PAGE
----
| Marriage to the Jews of Jesus's day was a practical legal matter, established by contract and carried through by exacting procedure. The young man would come to the chosen girl's house with a covenant (a true legal agreement) giving the terms by which he would propose marriage. The most important being the price he was willing to pay for this bride.
If the terms were suitable, the prospective bride and groom would drink a cup of wine together to seal the bargain. This cup was most significant as it showed the bridegroom's willingness to sacrifice in order to have this bride and the bride's willingness to marry him. Then the groom would pay the price and he would pay dearly to marry the girl of his choice.
Back at his father's house, he would build her a "chuppah" (bridal chamber, small mansion) in which they would have their future honeymoon. This was a separate building on his father's property and it had to be very beautiful yet simple since it would only be used for seven days. This construction would usually take the better part of a year and the father of the groom would decide when it was finished. If anyone asked the bridegroom when the wedding was, he would answer, "Only my father knows that."
The bride was obliged to do a lot of waiting. Custom declared she had to be ready to go and have an oil lamp ready in case the groom came late at night for her, which would be at a moment's notice. During this long period of waiting, she was referred to as "consecrated," "set apart," and "bought with a price."
Finally, when the groom's father decided the bridal chamber was ready, the groom and his friends would start off to claim his bride. All Jewish brides were "stolen." It was thrilling for her to be "abducted" and carried off into the night, not by a stranger, but by one who loved her so much he had paid a high price for her.
However, decorum declared that the bride had to receive at least a brief warning, so one of the groom's friends would give a shout as they neared the house. The bride only had time to light her lamp, grab her honeymoon clothing and go.
When they reached the house of the groom's father, the couple would go into the bridal chamber which the groom had prepared and shut the door. The wedding guests would be assembled in the father's house to celebrate the marriage. The wedding was actually going to take seven days (until the appearance of the bride and groom from the chamber). But the celebrating could not start until the marriage had been consummated. The groom's "best man" would stand outside the door and when the groom told him (through the door) the marriage had been consummated, the celebration of the wedding guests would begin and continue for a week.
At the end of the week, the bride and groom would appear and join the guests for the wedding supper. After the marriage supper, the bride and groom would leave the house of the groom's father and go to their own home.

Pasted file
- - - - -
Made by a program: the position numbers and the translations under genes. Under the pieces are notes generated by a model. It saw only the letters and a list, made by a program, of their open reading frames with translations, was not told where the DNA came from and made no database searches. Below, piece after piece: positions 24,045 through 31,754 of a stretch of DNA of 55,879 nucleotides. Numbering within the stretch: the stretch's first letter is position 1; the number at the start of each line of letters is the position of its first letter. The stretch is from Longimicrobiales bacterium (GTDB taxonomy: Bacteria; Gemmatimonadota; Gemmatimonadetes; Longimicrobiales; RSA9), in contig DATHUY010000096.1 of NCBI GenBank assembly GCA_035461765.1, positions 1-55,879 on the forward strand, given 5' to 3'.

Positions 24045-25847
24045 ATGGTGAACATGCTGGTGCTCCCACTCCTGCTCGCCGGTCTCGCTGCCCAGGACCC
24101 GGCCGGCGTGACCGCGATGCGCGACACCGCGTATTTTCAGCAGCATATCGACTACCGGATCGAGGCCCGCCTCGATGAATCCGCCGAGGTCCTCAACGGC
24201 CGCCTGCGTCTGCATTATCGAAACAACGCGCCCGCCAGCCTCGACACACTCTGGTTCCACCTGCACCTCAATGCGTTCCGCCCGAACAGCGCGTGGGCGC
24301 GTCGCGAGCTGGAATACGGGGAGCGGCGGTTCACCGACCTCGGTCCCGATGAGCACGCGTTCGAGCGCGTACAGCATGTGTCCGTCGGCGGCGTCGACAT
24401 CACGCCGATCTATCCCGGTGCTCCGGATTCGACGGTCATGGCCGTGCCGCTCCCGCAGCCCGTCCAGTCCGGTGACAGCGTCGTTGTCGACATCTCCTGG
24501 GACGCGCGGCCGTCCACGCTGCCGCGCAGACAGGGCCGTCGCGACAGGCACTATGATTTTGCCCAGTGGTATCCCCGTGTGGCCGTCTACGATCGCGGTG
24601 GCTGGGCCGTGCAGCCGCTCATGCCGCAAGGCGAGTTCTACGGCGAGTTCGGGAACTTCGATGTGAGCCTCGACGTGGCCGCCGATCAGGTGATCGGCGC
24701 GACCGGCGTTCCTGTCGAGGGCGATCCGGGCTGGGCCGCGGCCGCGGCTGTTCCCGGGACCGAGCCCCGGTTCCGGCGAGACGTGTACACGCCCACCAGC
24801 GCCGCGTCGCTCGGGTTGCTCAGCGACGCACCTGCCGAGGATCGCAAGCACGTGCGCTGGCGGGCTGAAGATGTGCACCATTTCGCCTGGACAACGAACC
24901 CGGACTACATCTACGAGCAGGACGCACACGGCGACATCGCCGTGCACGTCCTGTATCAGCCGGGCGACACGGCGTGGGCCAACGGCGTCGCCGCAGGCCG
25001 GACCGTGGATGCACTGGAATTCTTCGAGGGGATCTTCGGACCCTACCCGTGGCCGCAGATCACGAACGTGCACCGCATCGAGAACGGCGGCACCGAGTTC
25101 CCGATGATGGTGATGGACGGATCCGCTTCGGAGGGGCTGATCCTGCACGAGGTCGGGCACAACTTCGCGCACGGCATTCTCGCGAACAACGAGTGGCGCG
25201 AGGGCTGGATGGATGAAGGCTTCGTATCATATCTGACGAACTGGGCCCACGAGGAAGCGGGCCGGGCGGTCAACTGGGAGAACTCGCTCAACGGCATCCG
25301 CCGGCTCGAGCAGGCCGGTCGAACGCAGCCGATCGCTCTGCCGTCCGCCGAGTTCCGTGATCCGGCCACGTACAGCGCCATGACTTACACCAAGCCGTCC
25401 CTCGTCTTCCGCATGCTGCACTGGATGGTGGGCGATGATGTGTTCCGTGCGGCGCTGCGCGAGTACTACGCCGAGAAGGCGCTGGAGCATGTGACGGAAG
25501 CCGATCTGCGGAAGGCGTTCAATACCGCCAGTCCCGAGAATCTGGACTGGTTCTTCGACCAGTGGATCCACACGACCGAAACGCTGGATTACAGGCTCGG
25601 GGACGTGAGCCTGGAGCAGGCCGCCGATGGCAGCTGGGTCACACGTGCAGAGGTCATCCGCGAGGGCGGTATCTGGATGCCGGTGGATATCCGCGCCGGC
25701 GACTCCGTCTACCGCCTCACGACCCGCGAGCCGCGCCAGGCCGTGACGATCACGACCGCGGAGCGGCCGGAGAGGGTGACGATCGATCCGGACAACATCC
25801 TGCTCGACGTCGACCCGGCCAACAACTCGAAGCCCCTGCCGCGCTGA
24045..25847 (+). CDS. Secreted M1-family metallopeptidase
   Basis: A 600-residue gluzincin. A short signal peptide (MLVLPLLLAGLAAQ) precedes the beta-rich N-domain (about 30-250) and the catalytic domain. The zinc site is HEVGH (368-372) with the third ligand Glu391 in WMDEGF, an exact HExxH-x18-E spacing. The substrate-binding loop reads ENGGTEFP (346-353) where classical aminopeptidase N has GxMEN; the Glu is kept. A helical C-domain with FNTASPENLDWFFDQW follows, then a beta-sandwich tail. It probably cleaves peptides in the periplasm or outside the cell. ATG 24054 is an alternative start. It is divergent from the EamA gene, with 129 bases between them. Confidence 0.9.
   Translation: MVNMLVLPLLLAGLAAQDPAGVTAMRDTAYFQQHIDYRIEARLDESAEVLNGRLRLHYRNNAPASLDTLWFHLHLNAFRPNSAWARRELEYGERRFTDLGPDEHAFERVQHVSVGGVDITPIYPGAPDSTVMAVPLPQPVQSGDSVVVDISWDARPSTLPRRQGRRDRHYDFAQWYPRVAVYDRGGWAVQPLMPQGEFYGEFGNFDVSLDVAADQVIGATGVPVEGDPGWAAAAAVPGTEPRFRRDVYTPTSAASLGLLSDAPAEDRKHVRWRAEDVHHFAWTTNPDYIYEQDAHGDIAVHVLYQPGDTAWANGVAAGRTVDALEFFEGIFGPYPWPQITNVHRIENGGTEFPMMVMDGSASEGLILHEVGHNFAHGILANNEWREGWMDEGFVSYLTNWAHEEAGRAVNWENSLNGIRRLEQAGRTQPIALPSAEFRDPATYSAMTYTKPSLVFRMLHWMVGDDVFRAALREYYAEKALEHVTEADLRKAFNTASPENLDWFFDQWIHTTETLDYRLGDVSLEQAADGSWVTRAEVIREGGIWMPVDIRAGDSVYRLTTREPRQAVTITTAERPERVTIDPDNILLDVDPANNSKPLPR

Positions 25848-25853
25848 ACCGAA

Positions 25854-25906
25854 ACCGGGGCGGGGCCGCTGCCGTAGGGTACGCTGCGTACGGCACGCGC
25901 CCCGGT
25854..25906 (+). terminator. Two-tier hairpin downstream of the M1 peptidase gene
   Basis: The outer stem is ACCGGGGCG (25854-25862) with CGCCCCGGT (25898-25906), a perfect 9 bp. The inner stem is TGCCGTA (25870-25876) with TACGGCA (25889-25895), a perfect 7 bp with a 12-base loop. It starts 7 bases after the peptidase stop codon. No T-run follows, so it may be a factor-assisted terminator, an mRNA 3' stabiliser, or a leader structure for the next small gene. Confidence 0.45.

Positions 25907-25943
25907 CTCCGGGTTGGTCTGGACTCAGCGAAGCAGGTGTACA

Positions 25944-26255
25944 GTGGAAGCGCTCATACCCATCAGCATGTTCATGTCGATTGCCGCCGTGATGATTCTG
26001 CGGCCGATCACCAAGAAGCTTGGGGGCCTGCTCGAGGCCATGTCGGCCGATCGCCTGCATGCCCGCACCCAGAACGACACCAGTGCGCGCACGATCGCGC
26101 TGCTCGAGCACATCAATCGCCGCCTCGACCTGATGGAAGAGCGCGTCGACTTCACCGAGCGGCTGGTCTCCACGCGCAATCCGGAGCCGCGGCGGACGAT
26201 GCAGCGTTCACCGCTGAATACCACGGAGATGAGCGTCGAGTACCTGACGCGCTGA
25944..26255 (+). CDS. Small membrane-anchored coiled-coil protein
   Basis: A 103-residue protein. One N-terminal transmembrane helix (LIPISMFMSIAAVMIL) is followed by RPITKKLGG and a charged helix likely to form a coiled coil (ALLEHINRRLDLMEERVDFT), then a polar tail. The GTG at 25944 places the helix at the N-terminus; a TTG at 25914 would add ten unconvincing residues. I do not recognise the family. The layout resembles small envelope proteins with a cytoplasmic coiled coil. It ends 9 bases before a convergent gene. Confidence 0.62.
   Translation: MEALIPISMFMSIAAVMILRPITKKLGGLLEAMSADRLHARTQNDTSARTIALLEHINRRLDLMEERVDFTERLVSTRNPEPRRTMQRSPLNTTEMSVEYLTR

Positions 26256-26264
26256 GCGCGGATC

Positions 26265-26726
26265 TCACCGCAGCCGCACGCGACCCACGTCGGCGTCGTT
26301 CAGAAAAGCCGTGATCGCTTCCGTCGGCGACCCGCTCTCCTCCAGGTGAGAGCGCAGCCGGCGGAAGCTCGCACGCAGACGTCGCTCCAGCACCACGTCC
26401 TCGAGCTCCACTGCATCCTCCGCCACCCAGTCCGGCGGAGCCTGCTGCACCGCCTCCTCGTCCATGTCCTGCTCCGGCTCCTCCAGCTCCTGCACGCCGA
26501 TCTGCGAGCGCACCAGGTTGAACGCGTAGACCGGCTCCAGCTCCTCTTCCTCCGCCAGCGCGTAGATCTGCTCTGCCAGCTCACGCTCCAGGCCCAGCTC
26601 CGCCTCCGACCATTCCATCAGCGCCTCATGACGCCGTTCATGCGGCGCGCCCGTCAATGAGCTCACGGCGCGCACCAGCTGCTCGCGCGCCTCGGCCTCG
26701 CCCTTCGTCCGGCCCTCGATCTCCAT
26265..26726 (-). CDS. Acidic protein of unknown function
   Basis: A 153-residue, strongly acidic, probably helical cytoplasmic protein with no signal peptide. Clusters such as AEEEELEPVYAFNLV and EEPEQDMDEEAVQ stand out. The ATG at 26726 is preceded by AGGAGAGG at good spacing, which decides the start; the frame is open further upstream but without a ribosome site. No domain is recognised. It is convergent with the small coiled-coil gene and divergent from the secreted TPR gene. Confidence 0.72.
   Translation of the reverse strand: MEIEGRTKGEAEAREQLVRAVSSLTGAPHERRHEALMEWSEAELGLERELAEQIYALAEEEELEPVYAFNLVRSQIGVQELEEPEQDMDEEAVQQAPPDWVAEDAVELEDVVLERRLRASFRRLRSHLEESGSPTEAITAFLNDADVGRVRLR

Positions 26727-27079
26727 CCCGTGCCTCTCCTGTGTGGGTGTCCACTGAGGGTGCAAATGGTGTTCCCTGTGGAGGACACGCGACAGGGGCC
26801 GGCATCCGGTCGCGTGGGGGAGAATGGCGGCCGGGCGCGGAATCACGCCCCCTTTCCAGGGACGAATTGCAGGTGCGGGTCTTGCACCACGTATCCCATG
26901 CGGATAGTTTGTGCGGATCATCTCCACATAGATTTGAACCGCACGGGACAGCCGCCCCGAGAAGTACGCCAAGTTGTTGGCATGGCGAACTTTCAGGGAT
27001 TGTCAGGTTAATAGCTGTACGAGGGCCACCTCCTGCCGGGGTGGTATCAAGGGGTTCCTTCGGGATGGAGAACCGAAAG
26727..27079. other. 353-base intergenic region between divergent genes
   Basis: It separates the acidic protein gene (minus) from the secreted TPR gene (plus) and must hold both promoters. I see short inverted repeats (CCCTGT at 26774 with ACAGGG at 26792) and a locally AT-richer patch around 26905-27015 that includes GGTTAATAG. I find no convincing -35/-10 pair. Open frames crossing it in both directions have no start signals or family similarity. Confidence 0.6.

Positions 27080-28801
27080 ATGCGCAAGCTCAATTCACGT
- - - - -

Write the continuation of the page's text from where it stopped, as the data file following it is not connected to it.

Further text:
Here are the various aspects of the wedding and scriptures that pertain to the Messiah and His Bride:
THE COVENANT (OR CONTRACT): Jeremiah 31:31-35 and Hebrews 8:8-13; 10:16-18.
THE CUP: Matt. 26:27-29.
THE PRICE: Luke 22:39-44.
THE DEPARTURE: John 14:1-3.
THE RETURN FOR THE BRIDE: I Thess 4:16-17.
THE BRIDAL CHAMBER: 2 Cor 5:10; 1 Cor 3:11-15; (best man) John 3:28-29.
THE MARRIAGE SUPPER: Rev. 19:7-8.
The Jewish wedding customs -- which Jesus followed -- tell us a lot about our Lord and his Bride. There are too many things to be learned to fit in this small space. But the ceremony is rich with meaning. For example, oil in the Bible is the Holy Spirit - to be anointed with oil was to be "empowered" by God. Therefore, we are to have oil for our lamps and be ready to travel even in the dark of night; that is, have the Holy Spirit shining within us and be expectantly waiting for the Lord's return.
The seven days of the chuppah (honeymoon) corresponds to the seven years of the Tribulation. During this honeymoon, the couple became intimate and no longer was anything hidden. Just so, we will spend the seven years in the chuppah going through the Bema seat of judgment where we will have our earthly works done while a Christian thrown into the fire -- the bad works will burn up and the good works will come out as gold. We will also receive any crowns we have won (there are five listed in the Bible) at this time. At the end of the seven years, we will return with Jesus to reign forever with Him.
In Ephesians 5:21-33, the Apostle Paul compares earthly marriage to this great marriage of Christ and His Bride. It is we who have a covenant (legal agreement) with the One Who forgives sins. It is we who drink the cup with Him, and we for whom the price was paid. We are the ones to whom He said, "I go to prepare a place for you" ("Let not your heart be troubled: ye believe in God, believe also in me. In my Father's house are many mansions (chuppahs): if [it were] not [so], I would have told you. I go to prepare a place for you. And if I go and prepare a place for you, I will come again, and receive you unto myself; that where I am, [there] ye may be also." John 14:1-3 - this is Jesus's clearest promise of the rapture) and we are the ones who await His return.
This is the New Covenant (New Testament).